Education is wonderful and essential to one’s training, but most people are nervous when taking
a new course. Hopefully, you will enjoy the mechanics of the educational process: research, study, writing, and learning new concepts. Yet, a certain amount of falsehood is inherent in what we are doing because every course misleads us to some degree. The schedule unfolds before us in an orderly sequence. All of the courses end with discussions and assignments. All of the exams are taken at the right time and place. All of the grades are posted to the appropriate academic office. Courses start and end, giving the false impression of completion. The content is all nicely laid out for us. Okay, you can stop daydreaming because our lives are not so comfortably laid out. And you can be certain that pastoral ministry is not so comfortably structured, despite the pastor’s best organizational ability. Our lives overflow with starts and stops. Almost daily we turn into blind alleys. Constantly, we confront interruptions and detours on ministry avenue. If we are patient and persistent, by the grace of God, we eventually discover humility, submission, obedience, and praise.

During the uncomfortable structuring, however, we scratch our heads and finally extricate ourselves from the thorny circumstances involved. All along the way, much prayer and patience are required. And you must not presume that your instructor is walking at a higher level than you. Understand clearly that there is only one level of Christian discipleship. We are both simply following Jesus Christ our Lord, obeying him every day, resisting the adversary, refreshed by God’s grace and deliverance, and transformed by renewing our minds. Pastoral ministry is an interesting phenomenon in Christianity. We are disciples of God’s Anointed who traveled around a very narrow earthly environment doing sporadic ministry. Yet, we attempt to imprint his examples and teaching upon our intentional ministry in specific local settings under specific conditions. Remember, that ministry is always specific. It is always done locally. It is always performed within circumstances and conditions. Ministry is never an abstract generality. It is always from the purpose and intention of immersing ourselves in the realities of culture,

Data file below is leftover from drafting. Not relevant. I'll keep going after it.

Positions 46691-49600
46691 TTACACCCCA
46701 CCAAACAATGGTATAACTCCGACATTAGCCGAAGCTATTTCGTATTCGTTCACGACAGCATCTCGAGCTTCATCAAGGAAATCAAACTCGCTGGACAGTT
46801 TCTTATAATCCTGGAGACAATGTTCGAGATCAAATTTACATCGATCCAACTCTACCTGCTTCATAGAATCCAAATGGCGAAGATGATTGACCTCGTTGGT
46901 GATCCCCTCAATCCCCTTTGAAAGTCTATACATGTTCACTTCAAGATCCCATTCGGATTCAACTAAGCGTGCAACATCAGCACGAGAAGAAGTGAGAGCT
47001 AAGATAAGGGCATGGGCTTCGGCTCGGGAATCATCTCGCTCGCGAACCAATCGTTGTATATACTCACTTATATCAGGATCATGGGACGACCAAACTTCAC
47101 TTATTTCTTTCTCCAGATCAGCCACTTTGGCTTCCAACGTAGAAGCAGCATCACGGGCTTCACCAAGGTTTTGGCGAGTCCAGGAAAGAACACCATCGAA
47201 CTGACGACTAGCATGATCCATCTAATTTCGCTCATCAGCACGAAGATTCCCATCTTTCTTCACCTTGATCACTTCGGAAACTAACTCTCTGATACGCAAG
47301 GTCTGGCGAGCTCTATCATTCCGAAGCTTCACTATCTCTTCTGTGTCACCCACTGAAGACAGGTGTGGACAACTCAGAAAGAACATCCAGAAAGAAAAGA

circumstance, congregation, and community. Our examples are Jesus in Galilee and Bethany, Paul in Rome, Timothy in Ephesus, and Titus in Crete.

Have you ever watched any of the TV news commentary shows? There is usually a facilitator, who presents issues and then asks his “guest” commentators to respond with analysis and future forecasts. As they respond, the commentators get into a heated debate over the issues, but they seem to know everything about what’s involved. And within a thirty minute or one-hour show, they analyze the problems in the country and make bold forecasts. They don’t theorize or make bizarre declarations. They refuse to generalize because they revel in the details. In most cases, the TV audience never knows whether the celebrity commentators were accurate with their analysis or their forecasts. But during their moment in front of the camera they communicate confidence and certitude. Even more amazing, the facilitator seems to accept their comments as gospel and most viewers will succumb to their influence. Some people think a pastor is supposed to be like that, but it is doubtful that it is possible. Oh, sure it would be marvelous to know so much about people and souls that one could diagnose their problems quickly. To know so much about people and souls that one could accurately analyze their issues and forecast the future for them would be a pastor’s dream. People, however, are just as unique and different from each other as each snowflake that falls is unique and different from all the other snowflakes.